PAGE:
As you travel across the diverse landscape during your AfricanMecca safari activities, you may come upon craters, lava flows, plugs and other remnants of the region’s rich volcanic history, as well as odd geometric patterns created by the process of erosion in the highly porous soil.
Between Lake Naivasha and Lake Nakuru lies another of Kenya’s alkaline lakes – Lake Elementaita. Set within the eastern portion of the Rift Valley, the lake was produced approximately 12 million years ago, and today much of the lake is part of the private Soysambu Conservancy. The area is much less visited than other natural attractions in the region, so you enjoy a sense of privacy and solitude in a wondrous volcanic landscape. Much of your activity-enriched trip to Kenya’s Lake Elementaita takes place within the 48,000-acre conservancy that serves as a sanctuary for nationally threatened colobus monkeys, endangered Rothschild giraffes, elusive predators, plains game, avifauna and many other species. The varied terrain offers volcanic hills, acacia woodlands, grassy plains, and stands of Warburgia fever trees and Euphorbia candelabra.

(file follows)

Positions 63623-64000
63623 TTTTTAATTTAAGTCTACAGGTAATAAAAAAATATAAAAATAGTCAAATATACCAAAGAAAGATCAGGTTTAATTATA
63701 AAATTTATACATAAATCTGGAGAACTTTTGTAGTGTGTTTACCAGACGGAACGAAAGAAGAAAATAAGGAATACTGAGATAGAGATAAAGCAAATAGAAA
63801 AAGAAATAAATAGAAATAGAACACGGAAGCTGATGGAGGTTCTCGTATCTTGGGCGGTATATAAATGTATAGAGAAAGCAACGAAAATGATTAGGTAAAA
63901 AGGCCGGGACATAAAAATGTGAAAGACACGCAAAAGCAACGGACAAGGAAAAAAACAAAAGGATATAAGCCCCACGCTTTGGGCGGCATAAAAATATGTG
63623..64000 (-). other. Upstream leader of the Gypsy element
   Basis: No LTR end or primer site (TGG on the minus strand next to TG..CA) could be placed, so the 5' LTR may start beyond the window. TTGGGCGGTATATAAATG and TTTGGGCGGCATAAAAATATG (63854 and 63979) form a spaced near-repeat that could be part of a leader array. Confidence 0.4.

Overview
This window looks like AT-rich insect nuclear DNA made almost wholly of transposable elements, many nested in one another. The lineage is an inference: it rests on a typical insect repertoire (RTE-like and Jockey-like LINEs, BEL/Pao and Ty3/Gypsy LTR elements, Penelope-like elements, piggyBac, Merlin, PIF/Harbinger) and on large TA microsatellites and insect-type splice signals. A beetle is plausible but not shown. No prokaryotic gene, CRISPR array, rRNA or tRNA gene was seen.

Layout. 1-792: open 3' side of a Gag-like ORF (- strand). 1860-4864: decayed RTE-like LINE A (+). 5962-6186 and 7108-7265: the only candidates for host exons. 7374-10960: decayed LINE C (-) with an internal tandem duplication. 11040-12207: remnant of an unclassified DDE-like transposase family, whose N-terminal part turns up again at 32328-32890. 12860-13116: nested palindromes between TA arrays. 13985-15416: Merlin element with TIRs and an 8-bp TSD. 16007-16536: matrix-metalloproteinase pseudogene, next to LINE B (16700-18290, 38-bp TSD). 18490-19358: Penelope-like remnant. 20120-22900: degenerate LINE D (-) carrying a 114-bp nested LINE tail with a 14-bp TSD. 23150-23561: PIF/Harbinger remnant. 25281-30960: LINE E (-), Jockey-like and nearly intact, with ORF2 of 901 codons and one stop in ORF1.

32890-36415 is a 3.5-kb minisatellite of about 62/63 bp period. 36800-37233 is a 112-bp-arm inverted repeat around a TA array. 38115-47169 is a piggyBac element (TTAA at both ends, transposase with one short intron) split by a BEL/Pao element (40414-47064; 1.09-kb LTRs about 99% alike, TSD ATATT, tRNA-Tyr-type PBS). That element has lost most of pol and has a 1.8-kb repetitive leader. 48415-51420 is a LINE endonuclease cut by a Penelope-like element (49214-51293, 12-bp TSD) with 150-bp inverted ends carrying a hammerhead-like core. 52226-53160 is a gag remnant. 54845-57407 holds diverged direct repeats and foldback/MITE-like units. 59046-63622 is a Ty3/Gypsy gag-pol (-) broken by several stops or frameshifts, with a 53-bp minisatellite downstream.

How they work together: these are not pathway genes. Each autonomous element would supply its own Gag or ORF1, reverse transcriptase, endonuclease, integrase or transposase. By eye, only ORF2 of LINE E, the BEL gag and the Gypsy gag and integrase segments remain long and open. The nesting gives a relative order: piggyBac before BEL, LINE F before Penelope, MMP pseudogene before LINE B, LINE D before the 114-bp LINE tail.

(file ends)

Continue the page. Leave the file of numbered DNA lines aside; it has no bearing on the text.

Towards the southern end of the lake are the Kekopey hot springs, a location that is thought to be an ancient passage site involved in the yesteryear ivory and slave trades. As part of the UNESCO Kenya Lake System World Heritage Site, Lake Elementaita is globally-recognized as a natural treasure to be preserved, protected and appreciated.